However, an overlocker would be more suitable if you need a versatile machine that can create and finish seams on various fabric types. Having both machines can be beneficial for advanced sewers working on a wide range of projects.

Can I convert my overlocker into a coverstitch machine, or vice versa?

Some machines on the market can perform both overlock and coverstitch functions, but they are usually more expensive and may require extra steps to switch between modes. If you already own a dedicated overlocker or coverstitch machine, it is impossible to convert it into another type.

Which machine is better for sewing with stretchy fabrics?

Both coverstitch and overlock machines can handle stretchy fabrics well. A coverstitch machine is ideal for hemming and topstitching knit fabrics, providing stretch and a clean finish. Conversely, an overlocker can create and finish seams on stretchy fabrics while maintaining the fabric’s elasticity.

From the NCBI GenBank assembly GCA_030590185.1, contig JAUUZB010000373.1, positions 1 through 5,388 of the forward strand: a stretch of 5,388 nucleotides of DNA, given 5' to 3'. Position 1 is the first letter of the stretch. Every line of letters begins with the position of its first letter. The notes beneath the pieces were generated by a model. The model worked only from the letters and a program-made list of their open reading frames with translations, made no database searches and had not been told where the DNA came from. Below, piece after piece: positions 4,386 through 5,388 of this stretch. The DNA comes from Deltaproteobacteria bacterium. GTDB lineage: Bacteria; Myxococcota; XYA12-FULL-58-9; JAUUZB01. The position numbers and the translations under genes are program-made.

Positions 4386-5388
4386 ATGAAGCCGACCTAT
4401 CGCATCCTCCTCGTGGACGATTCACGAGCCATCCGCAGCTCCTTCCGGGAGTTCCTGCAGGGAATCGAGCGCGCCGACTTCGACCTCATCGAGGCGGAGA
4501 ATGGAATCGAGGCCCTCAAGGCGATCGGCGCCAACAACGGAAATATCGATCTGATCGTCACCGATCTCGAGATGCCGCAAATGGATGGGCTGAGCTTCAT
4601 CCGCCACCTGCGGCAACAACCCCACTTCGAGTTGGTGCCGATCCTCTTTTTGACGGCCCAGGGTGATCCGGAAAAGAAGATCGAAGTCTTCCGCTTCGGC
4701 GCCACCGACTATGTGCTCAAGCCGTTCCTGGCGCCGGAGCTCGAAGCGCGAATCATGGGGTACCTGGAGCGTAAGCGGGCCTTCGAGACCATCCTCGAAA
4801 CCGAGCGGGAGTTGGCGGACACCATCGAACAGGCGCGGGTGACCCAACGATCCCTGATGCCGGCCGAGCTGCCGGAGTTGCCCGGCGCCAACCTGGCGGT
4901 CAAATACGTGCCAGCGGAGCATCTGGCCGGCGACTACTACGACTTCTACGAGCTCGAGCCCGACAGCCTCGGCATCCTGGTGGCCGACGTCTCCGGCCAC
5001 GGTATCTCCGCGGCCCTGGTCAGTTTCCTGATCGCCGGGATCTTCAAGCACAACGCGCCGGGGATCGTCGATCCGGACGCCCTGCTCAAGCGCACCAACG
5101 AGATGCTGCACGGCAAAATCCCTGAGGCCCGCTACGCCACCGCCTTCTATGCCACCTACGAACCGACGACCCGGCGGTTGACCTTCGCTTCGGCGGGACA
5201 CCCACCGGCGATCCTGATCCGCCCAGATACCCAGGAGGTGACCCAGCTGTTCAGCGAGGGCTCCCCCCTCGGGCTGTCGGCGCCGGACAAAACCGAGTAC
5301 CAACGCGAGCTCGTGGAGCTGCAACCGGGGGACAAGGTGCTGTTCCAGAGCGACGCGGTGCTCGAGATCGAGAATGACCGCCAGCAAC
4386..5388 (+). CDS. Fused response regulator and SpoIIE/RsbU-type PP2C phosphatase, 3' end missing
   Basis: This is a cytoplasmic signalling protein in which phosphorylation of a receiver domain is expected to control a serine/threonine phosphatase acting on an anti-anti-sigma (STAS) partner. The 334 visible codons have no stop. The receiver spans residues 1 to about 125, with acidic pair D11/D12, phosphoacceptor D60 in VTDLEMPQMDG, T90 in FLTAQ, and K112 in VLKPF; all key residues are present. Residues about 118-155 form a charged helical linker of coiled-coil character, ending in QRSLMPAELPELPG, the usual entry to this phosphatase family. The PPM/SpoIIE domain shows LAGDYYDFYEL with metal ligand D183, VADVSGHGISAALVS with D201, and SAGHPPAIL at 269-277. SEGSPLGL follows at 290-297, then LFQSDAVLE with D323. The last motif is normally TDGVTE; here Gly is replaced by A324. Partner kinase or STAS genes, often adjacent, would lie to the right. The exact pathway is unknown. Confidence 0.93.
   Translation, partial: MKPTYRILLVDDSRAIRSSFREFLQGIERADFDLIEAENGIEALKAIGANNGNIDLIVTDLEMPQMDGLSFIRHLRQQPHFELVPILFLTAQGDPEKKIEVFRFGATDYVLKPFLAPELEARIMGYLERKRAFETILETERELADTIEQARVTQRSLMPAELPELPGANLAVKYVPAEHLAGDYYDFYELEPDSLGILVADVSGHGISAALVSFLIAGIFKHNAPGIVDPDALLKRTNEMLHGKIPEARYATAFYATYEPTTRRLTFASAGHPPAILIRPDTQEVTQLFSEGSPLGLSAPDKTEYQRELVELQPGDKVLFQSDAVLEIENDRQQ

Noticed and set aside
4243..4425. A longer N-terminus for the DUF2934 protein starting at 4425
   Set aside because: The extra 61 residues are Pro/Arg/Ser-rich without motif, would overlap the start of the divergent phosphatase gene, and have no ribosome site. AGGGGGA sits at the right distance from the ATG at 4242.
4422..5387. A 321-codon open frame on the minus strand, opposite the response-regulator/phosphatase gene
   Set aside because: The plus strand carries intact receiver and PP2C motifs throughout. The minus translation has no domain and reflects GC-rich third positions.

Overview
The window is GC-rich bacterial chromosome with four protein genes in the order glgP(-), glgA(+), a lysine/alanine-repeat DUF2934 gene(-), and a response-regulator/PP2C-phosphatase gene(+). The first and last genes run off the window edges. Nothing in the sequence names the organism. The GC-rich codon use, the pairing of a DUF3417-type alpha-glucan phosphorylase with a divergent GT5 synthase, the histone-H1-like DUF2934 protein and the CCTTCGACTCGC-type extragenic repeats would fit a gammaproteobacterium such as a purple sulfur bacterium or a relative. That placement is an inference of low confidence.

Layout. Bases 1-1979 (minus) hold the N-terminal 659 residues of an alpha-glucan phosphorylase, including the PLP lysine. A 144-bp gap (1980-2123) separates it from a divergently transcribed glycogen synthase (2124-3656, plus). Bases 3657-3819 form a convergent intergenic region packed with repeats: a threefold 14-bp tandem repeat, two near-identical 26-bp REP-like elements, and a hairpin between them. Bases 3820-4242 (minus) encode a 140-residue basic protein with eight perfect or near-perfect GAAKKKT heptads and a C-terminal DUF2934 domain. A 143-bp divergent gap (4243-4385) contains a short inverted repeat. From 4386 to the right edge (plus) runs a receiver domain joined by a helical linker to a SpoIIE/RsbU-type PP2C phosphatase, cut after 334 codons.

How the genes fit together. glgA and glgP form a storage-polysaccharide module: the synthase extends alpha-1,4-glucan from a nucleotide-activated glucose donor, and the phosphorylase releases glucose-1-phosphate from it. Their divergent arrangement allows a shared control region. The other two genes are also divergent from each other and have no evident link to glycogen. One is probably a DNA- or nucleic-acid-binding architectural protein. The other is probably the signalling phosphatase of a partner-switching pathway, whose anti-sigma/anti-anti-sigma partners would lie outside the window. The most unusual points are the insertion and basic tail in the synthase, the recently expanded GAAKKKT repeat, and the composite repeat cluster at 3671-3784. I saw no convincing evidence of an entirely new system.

Are coverstitch and overlock machines difficult to thread and maintain?

Threading and maintaining these machines can be more challenging than a regular sewing machine, especially for beginners.

However, with practice and proper instruction, you can learn to thread and maintain coverstitch and overlock machines efficiently. Many modern machines also come with features that make threading and maintenance easier.

Can I use a regular sewing machine to achieve similar results to coverstitch and overlock machines?

While a regular sewing machine can perform similar functions, it will not provide the same professional finish and durability as a coverstitch or overlock machine.